“There is no ill that can befall man, woman, or child that cannot be made more tolerable in a tidy front parlor.” (37)


Experiment #1 Results

Here is where I’ll tell you what I learned from Experiment #1: Downsizing Eyes.

The Experiment

Imagine you are moving into a tiny one bedroom home next week.  It has a small living room, kitchen, bathroom, and very little extra storage.  What would you take with you?  What are your favorite things?  What do you use all the time?  What is most important?

What I Did

  1. I made a list of all of the areas in my home that hold items I use and/or own.  I did not include my children’s bedrooms, my husband’s study, or the shed in our yard.
  2. In each area, I examined the items found there and thought about what I would do with each one (in the experiment scenario). Would I take it with me? Should I declutter it right now?
  3. I got rid of 8 useless items and a 1 inch stack of paper.
  4. I took notes about what I got rid of, and what items I would want to take with me.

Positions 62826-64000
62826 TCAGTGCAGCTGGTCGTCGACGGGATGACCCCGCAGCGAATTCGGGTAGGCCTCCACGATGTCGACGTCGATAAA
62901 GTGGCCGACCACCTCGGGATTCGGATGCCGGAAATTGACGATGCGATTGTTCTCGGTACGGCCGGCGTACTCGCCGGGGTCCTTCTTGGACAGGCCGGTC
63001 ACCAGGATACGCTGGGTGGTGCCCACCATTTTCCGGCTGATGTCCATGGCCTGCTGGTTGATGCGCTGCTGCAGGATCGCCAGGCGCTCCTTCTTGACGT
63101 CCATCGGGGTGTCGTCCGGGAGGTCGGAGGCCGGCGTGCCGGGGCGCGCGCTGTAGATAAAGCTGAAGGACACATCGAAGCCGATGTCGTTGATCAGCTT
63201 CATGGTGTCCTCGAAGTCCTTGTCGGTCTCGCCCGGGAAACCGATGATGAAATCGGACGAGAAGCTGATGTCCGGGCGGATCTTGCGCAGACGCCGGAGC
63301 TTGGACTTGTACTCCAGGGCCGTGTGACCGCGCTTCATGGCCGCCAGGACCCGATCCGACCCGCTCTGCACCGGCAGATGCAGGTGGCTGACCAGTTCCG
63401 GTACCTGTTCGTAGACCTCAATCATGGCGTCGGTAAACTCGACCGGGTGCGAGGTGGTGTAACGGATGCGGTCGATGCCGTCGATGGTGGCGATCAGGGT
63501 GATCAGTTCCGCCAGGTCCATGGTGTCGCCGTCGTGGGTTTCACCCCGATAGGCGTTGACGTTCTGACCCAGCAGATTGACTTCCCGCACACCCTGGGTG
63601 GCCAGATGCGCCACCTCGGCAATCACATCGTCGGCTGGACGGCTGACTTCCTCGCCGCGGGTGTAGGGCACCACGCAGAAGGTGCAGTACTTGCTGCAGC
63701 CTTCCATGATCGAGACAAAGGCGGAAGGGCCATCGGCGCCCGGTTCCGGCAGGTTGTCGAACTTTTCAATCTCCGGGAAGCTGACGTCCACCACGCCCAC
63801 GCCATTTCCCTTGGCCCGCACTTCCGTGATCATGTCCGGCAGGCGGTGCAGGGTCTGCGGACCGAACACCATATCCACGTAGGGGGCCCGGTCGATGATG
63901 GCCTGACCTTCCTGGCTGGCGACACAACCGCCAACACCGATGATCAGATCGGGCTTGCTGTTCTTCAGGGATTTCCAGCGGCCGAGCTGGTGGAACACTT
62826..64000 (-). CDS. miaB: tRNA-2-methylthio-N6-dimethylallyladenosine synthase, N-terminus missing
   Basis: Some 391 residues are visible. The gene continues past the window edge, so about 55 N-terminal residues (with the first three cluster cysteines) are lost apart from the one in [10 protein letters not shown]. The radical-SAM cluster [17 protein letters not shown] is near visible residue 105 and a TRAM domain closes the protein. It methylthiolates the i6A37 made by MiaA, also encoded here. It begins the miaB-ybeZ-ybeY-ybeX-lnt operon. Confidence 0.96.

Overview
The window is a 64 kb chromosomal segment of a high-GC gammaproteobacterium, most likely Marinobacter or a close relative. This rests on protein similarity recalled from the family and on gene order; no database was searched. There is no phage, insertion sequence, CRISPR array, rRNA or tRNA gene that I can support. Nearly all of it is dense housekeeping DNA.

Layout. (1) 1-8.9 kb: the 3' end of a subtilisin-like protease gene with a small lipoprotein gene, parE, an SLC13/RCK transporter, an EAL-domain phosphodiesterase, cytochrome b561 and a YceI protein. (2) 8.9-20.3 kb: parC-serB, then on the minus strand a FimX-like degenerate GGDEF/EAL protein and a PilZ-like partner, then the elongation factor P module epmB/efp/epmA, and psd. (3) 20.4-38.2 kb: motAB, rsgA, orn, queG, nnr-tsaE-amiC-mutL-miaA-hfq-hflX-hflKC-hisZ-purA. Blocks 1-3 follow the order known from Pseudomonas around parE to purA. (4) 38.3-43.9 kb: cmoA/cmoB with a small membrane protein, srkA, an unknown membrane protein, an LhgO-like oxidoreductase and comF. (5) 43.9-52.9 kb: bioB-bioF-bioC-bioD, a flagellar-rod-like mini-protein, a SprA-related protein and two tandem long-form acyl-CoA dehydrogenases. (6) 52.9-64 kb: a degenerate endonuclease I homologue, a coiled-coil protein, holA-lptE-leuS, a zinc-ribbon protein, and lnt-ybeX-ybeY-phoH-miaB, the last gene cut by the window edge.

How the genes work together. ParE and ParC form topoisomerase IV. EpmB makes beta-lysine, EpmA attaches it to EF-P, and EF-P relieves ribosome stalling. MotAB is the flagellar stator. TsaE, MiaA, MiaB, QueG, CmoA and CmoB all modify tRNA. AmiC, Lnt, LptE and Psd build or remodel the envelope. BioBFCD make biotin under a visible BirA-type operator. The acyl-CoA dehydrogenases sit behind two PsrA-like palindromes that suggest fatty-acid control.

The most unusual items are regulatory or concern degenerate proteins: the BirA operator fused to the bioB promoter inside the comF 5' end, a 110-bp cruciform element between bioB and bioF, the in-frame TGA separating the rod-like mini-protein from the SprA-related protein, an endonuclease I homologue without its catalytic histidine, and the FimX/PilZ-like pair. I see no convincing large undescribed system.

5. I analyzed my notes taking frequency of use into account.

What I Learned

  1.  I’m almost a minimalist! I realized that most of the items in my home do not belong to me. And many of the items that belong to my husband and me, I would let go of when we downsized. I think the reason I don’t want to call myself a “minimalist” quite yet is because there are two areas in my home that I haven’t “finished” yet.  They are the basement, (where I’ll be asking my husband and my kids if they are ready to part with their stuff) and two shelves in the school room closet that contain photographs and memorabilia. Once I finish decluttering those two areas I’ll be there.
  2.  I really don’t need many possessions.  I think glasses and contact lenses would actually be my most important items.  Living without those would be very difficult.  The next most important items would be the ones I use daily and weekly.  These are toiletries, clothing, appliances, tools, some furniture and kitchenware, journals, books, my iphone, cleaning supplies, office supplies, my money belt, laptop, and van.